Professor Anne Green discusses the effect COVID-19 is having on education and skills, including the many challenges now faced, but also that Coronavirus provides an opportunity to reshape and reform the sector.
School closures and accentuated inequalities in educational achievement
Despite a move to online learning, there is considerable concern about school closures leading to slower progress or a reduction in learning outcomes of students. This is an issue not only in England and the UK but internationally and has been an issue in past disease outbreaks around the world. The underlying problems here are the reduction in the availability of education services due to school closures and a lack of educational materials to use at home (especially for those in households facing financial hardship or where there is less family support for learning). There are also concerns in some quarters that there will be a reduction in the utilisation of schools (at least in the early stage after reopening) due to fear of school return/ emotional stress induced by the pandemic. There is limited evidence on mitigation measures – including how distance learning/use of digital technologies impact on learning.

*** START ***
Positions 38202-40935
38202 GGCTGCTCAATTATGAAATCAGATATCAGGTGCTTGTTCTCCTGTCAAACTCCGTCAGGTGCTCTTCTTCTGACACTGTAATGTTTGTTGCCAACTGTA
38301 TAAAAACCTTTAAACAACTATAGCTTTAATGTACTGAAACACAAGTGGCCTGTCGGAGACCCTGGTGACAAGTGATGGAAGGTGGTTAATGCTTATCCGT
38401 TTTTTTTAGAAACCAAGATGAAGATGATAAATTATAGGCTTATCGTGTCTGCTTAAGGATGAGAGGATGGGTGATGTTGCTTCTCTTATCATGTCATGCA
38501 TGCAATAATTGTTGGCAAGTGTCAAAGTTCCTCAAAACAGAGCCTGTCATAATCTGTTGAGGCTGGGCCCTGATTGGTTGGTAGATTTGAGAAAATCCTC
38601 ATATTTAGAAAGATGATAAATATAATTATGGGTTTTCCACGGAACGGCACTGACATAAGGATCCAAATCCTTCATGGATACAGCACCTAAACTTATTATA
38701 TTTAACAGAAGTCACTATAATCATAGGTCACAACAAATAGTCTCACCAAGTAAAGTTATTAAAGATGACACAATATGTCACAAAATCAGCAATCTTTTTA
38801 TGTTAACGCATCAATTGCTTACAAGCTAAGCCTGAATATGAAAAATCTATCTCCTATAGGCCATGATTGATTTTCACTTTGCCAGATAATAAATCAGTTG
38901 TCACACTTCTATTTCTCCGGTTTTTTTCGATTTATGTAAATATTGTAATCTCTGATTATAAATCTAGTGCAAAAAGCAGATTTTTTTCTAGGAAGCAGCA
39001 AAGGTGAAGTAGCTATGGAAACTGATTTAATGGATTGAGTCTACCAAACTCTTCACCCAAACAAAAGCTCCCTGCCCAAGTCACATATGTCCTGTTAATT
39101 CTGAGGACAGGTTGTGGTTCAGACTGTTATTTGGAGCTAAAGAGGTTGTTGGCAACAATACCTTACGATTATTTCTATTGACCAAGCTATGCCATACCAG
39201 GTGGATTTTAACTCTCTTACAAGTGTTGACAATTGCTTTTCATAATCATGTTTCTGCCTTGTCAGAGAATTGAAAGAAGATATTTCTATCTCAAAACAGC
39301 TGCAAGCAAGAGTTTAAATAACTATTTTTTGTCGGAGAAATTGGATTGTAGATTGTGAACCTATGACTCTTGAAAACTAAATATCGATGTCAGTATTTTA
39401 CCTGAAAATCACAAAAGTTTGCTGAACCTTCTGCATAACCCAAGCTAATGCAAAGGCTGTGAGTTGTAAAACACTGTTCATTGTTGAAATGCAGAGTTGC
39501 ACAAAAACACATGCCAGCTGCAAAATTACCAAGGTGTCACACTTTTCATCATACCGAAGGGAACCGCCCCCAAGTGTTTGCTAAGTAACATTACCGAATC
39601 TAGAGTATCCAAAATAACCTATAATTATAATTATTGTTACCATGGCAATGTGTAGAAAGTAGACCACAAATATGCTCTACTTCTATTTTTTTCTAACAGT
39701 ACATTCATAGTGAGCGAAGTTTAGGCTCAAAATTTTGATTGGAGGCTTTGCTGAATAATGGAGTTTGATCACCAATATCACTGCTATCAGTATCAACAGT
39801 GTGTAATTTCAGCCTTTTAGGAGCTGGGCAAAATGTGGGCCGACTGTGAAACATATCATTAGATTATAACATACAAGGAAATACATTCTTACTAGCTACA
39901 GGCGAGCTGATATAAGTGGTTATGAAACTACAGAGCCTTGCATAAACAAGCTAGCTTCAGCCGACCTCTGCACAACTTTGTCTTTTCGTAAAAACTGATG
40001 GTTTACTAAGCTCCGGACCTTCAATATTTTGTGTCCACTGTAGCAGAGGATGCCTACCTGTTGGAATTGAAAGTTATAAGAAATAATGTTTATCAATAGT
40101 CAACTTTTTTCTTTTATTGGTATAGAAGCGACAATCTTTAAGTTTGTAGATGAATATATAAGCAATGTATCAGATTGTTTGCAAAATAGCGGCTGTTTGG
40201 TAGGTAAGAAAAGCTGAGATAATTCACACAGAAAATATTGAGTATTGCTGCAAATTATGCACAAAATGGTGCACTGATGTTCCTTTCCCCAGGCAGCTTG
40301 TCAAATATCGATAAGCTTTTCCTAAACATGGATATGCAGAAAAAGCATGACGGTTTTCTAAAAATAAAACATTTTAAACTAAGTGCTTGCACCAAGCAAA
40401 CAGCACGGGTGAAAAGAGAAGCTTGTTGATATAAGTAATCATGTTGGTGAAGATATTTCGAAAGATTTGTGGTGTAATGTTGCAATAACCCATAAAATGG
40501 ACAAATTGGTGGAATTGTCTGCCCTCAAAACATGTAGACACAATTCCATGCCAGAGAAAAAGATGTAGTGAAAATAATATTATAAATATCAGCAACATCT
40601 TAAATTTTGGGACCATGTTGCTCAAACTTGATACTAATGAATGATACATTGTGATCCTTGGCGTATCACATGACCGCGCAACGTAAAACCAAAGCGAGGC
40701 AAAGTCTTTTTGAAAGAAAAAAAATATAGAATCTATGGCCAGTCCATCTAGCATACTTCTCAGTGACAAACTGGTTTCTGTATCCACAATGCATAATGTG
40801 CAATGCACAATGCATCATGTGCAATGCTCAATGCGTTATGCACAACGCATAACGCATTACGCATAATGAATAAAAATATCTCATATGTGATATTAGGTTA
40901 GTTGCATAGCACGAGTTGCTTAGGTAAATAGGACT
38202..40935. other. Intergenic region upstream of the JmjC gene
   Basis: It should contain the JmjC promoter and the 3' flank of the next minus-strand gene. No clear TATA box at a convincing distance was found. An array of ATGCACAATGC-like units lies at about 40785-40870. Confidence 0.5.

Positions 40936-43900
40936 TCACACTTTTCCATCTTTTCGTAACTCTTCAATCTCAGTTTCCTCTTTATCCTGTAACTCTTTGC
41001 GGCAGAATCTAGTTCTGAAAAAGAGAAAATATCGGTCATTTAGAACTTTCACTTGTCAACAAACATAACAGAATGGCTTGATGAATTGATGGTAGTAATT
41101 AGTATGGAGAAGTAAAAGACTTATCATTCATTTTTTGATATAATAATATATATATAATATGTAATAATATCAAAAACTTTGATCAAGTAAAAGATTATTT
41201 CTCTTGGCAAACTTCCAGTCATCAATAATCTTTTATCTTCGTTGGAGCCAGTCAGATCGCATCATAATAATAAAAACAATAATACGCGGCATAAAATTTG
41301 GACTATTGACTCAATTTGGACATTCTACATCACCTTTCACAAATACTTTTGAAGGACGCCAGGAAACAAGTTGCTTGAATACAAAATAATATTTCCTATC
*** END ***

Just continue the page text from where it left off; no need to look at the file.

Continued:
During wars and natural disasters attempts have been made to keep schools open as much as possible. A recent article in the Economist has highlighted how school learning time lost due to closures of schools during strikes and weather-related events has implications for educational achievement and may mean students are less likely to complete higher education. The evidence points to long-term implications of short-term closures. Clearly, digitalisation enables ever more learning to take place online, but there are variations between students in access to technology and suitable study environments, as well as parental support. OECD analysis of 2018 PISA data reported by the Centre for Economic Performance report on the implications for the educational achievement of COVID-19 school shutdowns shows that 40% of economically disadvantaged students in UK secondary schools had access to online learning platforms, compared with 70% of more advantaged peers.